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By Etuate Tubuka
Etuate, known as ‘Etu’, is Columban seminarian from Fiji studying in Quezon City.
By Kurt Zion V. Pala
Fiji is a multicultural country. The Indians who arrived in the country were brought by the British about 100 years ago to work in the sugarcane plantations across the country. Now they have settled in the country and are considered Fijians. They still have their distinct Indian culture and traditions but have well established themselves in Fiji. I have from the beginning been assigned to live and work with them and so learned their language and lived in the village with one Indo-Fijian family for a period of five months.
It was already about five in the afternoon but I had told my host father that I would be home by around one so I told them I have to leave because it was getting dark. I often get scolded for coming home late. But I always have my good reasons. ‘Khub ghar ghar ghume?’ my host mother exclaimed. She told me that I’d been roaming around the village the whole day. So I just put on my best smile and greeted them. I lived with an Indo-Fijian family, Uncle Bhola and Auntie Mary, for almost five months.
Right after my Hindi class with Master Gyan, I would walk back home from the Mission House. I had to climb a hill and on the way passed by about 10 houses. On any given day people would call out for me to have some tea or yangona or on some special days even get free lunch of goat curry, rice and dhal. This is what I enjoyed most when I was living in Paharkhaala, up in Naleba in Labasa, not just the food but also the people.
‘Aja, aji , salaam walaikum!’ I greeted the Muslim couple that I never miss seeing on my way home. Aji never fails to greet me when she sees me and says everytime, ‘Go my child and take care’. She’s fond of children. That includes me because none of her children are with them anymore.
From the top of the hill, I could see the girls waiting for me. I sometimes help them out with their homework. ‘Namaskaram brother!’ I heard them greeting. Auntie asked me to have lunch first. Sitting on the veranda I saw old man Barabhabu riding on something driven by two big bullocks. I knew what it was so I exclaimed, ‘Nana, aapke tonton? ‘Is this your tonton?’ Nana just laughed and told me that it is called tamtam, not tonton. After revising their homework I told them I had to go.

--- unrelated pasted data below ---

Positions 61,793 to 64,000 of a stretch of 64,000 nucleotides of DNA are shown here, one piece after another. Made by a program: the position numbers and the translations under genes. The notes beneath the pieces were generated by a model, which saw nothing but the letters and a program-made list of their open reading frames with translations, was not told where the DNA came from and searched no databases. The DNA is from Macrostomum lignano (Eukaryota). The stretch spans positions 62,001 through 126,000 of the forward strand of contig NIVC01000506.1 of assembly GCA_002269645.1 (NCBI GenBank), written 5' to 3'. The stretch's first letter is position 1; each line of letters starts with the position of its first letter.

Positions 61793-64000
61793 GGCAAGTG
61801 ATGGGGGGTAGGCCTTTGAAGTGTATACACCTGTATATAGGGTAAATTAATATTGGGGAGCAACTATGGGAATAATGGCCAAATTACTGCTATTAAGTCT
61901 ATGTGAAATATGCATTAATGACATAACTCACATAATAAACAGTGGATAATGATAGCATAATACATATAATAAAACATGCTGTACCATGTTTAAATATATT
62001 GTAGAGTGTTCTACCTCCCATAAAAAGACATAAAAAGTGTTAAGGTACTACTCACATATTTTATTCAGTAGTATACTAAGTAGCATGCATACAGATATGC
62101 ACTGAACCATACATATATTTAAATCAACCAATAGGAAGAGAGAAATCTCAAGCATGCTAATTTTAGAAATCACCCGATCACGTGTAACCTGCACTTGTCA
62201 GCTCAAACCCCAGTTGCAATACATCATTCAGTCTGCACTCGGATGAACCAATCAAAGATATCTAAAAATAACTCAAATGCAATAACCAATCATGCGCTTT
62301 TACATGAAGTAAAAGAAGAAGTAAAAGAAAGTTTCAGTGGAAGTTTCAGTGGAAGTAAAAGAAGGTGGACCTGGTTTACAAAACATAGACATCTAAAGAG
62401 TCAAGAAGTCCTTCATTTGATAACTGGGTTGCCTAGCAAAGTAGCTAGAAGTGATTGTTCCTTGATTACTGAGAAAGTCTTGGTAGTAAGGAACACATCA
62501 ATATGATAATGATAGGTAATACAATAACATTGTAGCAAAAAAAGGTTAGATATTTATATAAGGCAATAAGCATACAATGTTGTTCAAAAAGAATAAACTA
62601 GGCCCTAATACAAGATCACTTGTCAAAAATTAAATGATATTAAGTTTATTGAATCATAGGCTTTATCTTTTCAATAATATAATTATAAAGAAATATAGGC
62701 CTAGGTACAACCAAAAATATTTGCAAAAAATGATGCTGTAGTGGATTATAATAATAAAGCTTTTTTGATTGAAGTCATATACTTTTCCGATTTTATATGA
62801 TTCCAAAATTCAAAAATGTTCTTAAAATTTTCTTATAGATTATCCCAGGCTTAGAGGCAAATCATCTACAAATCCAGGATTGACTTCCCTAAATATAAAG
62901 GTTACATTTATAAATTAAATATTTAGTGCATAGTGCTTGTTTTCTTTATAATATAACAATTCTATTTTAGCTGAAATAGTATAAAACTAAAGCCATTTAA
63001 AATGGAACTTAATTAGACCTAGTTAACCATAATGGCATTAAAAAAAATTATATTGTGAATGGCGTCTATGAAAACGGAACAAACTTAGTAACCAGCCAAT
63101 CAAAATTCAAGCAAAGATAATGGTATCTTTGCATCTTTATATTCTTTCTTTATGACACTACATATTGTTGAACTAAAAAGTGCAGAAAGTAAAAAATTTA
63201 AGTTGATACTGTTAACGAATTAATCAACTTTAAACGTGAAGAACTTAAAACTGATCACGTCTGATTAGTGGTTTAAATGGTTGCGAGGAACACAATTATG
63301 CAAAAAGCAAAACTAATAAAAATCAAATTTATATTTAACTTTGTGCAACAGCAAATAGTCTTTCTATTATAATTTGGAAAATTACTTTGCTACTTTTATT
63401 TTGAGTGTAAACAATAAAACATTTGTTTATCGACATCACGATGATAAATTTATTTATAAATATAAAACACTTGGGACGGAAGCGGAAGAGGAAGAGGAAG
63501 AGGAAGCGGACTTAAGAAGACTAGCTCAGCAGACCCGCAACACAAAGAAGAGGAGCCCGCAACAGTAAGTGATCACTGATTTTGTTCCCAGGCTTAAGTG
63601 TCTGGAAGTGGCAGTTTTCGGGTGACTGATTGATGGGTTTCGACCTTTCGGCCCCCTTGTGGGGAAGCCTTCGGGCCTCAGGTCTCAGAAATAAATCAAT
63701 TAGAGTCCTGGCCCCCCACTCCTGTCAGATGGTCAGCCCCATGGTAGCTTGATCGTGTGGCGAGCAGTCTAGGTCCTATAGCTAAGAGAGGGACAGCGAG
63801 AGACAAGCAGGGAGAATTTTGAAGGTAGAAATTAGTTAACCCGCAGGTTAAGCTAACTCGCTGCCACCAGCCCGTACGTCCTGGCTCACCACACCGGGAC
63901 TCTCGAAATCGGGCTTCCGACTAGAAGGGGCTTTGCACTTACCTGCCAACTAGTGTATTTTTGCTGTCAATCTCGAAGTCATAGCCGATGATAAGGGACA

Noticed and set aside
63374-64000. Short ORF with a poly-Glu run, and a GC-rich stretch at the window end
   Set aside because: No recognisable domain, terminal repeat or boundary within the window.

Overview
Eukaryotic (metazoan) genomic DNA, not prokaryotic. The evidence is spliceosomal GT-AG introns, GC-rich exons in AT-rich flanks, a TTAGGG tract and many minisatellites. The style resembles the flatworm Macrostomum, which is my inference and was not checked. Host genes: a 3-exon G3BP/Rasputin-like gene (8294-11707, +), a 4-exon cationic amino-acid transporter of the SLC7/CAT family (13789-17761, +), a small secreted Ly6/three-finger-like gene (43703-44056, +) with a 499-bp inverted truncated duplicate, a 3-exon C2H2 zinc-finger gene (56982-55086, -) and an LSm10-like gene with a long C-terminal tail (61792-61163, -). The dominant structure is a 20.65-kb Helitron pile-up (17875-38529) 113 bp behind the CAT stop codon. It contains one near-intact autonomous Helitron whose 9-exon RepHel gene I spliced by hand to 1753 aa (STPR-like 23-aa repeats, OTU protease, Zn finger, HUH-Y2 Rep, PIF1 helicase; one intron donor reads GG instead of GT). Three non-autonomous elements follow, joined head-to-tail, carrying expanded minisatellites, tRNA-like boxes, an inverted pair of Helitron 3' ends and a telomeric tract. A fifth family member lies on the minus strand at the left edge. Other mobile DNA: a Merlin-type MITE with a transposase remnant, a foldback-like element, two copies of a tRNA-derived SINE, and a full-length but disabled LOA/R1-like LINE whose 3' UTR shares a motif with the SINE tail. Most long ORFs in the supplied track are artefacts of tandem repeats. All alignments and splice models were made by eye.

Just a few steps further on is Almilu attha’s place. I saw her sitting under the tree and so I called out, ‘Attha, kaise hai?’ Almilu attha is my host father’s older sister. Before I could say no, she had already set a cup of tea and pudding cake before me. I told her I would be celebrating my birthday with the children the following Sunday. I finished my tea and left.
By Tavite Tukutukubau
The first journey in one’s missionary life is exciting and wonderful.
As a young boy growing up in a Fijian village I used to admire big planes flying over us especially at night. Every night I used to look forward to admiring the level of technology we’ve reached.
Tavite at Luneta, Manila
But on 9 May 2011 my dream was fulfilled by getting into a Korean Air Airbus on my way to the Philippines for my Spiritual Formation Year. My companion, Pat Visanti, and I were to spend three days at the Formation House in Seoul, Korea, before flying to Manila.
By Pat Visanti
On 7 October we had an anticipated celebration for Fiji Day at our formation house in Cubao. For me, celebrating Fiji Day away from home for the first time in my life was a touching and memorable experience.
We began with a Mass celebrated by Fr Arthur Ledger SJ, Fiji’s only Jesuit priest, who is the current director of the East Asia Pacific Institute at Ateneo de Manila. Then followed the Fijian kava ceremony. We also had a brief slide-show of the history of Fiji. The spiritual year students performed the meke, a traditional Fijian dance, and this was followed by the meal. The night was simply the Pacific at its best here in Manila, and there was more than enough for everyone who came to join us in our celebration.